What last night’s city council forum lacked in accusations and zingers compared to the previous evening’s mayoral forum, it made up for in laughs.
The Whitehorse Chamber of Commerce held the second of two candidate forums at the Gold Rush Inn, with 18 of the 22 running for city council in attendance.
Brought up in waves of four or five at a time, they had 30 seconds to introduce themselves and then answer individual questions in less than two minutes.
Topics ranged from the most pressing issues for city council, to fiscal responsibility, to property tax increases.
Unlike the mayoral forum, where one candidate accused another of being responsible for the death of a person, this event was more lighthearted.
Long-time councillor Dave Stockdale, who is seeking a 12th consecutive term, opted to “use a lifeline” and ask the audience to help him answer his question about team building experiences.
“At council, I’m very open to other people’s ideas,” he added.
“I won’t carry a grudge if I don’t win an argument, and I’ll do things for the good of the city.”
Peter Jickling drew one of the evening’s biggest laughs explaining how he would make Whitehorse more attractive for business investment.
“I think the first thing to do is recognize the assets that we already have,” he said.
“I’d also like to keep doing ad campaigns and come up with a plan based on people’s opinions.
“Brevity is considered a virtue in some cultures, so I’ll stop now.”
Roslyn Woodcock, who lost a recount vote to Mike Gladish in the last election, was asked what she’d like to accomplish before the end of her term.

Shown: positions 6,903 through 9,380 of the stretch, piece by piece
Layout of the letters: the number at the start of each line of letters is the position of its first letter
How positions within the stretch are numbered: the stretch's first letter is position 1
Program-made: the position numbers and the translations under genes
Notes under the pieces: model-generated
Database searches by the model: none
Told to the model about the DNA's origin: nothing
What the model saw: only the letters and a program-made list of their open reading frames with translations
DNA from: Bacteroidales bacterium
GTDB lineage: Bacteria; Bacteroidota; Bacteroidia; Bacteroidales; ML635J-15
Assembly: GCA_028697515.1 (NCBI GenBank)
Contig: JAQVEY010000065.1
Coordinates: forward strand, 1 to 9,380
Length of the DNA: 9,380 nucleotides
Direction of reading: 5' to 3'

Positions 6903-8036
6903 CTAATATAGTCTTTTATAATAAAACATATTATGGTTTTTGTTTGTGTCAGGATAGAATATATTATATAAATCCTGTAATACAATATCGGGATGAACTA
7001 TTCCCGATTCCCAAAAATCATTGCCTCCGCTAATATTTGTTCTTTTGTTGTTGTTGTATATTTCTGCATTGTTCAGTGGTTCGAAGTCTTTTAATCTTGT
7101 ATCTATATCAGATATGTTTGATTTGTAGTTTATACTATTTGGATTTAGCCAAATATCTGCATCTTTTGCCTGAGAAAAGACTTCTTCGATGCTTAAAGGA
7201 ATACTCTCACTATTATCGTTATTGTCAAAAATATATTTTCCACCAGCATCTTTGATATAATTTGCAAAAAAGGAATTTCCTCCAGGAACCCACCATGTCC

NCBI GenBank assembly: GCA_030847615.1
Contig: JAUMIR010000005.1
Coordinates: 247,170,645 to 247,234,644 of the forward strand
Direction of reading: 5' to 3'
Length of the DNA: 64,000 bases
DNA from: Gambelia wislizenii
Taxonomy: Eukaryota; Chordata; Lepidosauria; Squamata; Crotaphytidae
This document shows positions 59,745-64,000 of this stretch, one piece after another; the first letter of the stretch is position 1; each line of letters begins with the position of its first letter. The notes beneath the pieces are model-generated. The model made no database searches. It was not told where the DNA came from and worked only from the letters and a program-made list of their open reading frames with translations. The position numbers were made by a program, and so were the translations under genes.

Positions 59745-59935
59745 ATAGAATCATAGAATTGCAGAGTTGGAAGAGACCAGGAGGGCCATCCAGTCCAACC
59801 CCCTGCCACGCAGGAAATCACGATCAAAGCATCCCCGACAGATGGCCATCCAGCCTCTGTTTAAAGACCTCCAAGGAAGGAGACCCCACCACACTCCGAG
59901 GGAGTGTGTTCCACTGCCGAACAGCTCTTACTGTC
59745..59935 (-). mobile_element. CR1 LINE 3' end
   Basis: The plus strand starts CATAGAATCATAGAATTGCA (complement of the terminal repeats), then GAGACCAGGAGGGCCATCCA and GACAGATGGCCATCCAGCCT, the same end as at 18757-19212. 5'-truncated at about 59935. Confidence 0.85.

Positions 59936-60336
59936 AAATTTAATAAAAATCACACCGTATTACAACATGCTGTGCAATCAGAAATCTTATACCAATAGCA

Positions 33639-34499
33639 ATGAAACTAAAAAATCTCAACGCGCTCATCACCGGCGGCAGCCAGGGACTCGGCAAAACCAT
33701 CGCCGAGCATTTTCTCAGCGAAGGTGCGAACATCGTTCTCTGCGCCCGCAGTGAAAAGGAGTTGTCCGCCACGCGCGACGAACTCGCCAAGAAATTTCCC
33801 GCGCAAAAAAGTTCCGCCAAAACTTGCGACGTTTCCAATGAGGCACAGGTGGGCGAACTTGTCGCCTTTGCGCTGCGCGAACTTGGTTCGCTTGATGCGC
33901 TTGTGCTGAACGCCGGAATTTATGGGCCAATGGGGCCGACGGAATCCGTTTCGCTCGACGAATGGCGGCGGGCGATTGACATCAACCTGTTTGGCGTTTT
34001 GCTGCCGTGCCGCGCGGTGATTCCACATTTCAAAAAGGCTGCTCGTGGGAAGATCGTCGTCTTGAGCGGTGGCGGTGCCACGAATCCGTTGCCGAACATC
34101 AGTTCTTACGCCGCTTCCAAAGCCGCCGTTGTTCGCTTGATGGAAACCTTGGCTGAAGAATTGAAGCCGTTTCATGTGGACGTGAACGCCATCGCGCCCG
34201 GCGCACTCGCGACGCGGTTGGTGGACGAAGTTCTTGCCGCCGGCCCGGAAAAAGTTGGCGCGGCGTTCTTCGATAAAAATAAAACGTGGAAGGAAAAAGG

She said she wants to see less traffic downtown, as well as less single-use travel in vehicles.
“I think the city is already doing a number of good things, such as its Transportation Demand Management Plan,” she said.
The plan provides a set of programs and policies geared at making the city more efficient when it comes its transportation network.
One of the goals is to reduce the number of residents driving to work from the current 75 per cent of trips, to 50 per cent by 2036.
“Some of the stuff is already in the works and I’d like to see that continue,” she added.
Jens Nielsen was asked whether he endorsed the city’s idea to install 70 new parking meters in the downtown core.
The new meters, meant to ease the downtown parking situation, will allow parking for three hours, unlike most of the others which only allow for two.
Before moderator Tim Kucharuk had finished asking the question, the audience groaned.
“By show of hands – who is for more parking metres?” Nielsen asked.
Very few people, if any, raised their hands.
“I’m a big fan of town hall meetings,” Nielsen said.
“I think we could get more people to participate online. Those solutions will come from us.”
Garth Brown, Helen Geisler, George Arcand and Keith Ellert were absent. The municipal election is on Oct. 15.
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